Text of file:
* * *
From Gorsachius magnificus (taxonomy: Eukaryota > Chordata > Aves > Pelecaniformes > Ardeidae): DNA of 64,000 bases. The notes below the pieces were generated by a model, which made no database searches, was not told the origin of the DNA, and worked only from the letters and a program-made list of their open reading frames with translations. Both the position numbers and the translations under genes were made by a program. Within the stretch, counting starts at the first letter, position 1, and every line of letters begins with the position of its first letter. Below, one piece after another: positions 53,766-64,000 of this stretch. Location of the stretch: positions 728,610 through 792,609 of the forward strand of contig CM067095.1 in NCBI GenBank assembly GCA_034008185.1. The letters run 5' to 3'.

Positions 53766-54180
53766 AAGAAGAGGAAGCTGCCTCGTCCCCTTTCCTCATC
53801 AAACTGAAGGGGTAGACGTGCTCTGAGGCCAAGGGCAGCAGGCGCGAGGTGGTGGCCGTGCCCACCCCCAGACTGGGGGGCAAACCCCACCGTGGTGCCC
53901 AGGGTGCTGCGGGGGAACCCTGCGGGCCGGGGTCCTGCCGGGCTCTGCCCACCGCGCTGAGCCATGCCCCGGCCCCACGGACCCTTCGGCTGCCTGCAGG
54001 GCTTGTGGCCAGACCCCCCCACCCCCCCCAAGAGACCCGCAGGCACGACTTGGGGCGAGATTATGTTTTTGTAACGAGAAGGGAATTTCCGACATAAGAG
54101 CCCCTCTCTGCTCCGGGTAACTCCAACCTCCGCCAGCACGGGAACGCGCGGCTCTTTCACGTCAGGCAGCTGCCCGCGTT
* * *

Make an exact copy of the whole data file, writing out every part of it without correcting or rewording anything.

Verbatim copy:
From Gorsachius magnificus (taxonomy: Eukaryota > Chordata > Aves > Pelecaniformes > Ardeidae): DNA of 64,000 bases. The notes below the pieces were generated by a model, which made no database searches, was not told the origin of the DNA, and worked only from the letters and a program-made list of their open reading frames with translations. Both the position numbers and the translations under genes were made by a program. Within the stretch, counting starts at the first letter, position 1, and every line of letters begins with the position of its first letter. Below, one piece after another: positions 53,766-64,000 of this stretch. Location of the stretch: positions 728,610 through 792,609 of the forward strand of contig CM067095.1 in NCBI GenBank assembly GCA_034008185.1. The letters run 5' to 3'.

Positions 53766-54180
53766 AAGAAGAGGAAGCTGCCTCGTCCCCTTTCCTCATC
53801 AAACTGAAGGGGTAGACGTGCTCTGAGGCCAAGGGCAGCAGGCGCGAGGTGGTGGCCGTGCCCACCCCCAGACTGGGGGGCAAACCCCACCGTGGTGCCC
53901 AGGGTGCTGCGGGGGAACCCTGCGGGCCGGGGTCCTGCCGGGCTCTGCCCACCGCGCTGAGCCATGCCCCGGCCCCACGGACCCTTCGGCTGCCTGCAGG
54001 GCTTGTGGCCAGACCCCCCCACCCCCCCCAAGAGACCCGCAGGCACGACTTGGGGCGAGATTATGTTTTTGTAACGAGAAGGGAATTTCCGACATAAGAG
54101 CCCCTCTCTGCTCCGGGTAACTCCAACCTCCGCCAGCACGGGAACGCGCGGCTCTTTCACGTCAGGCAGCTGCCCGCGTT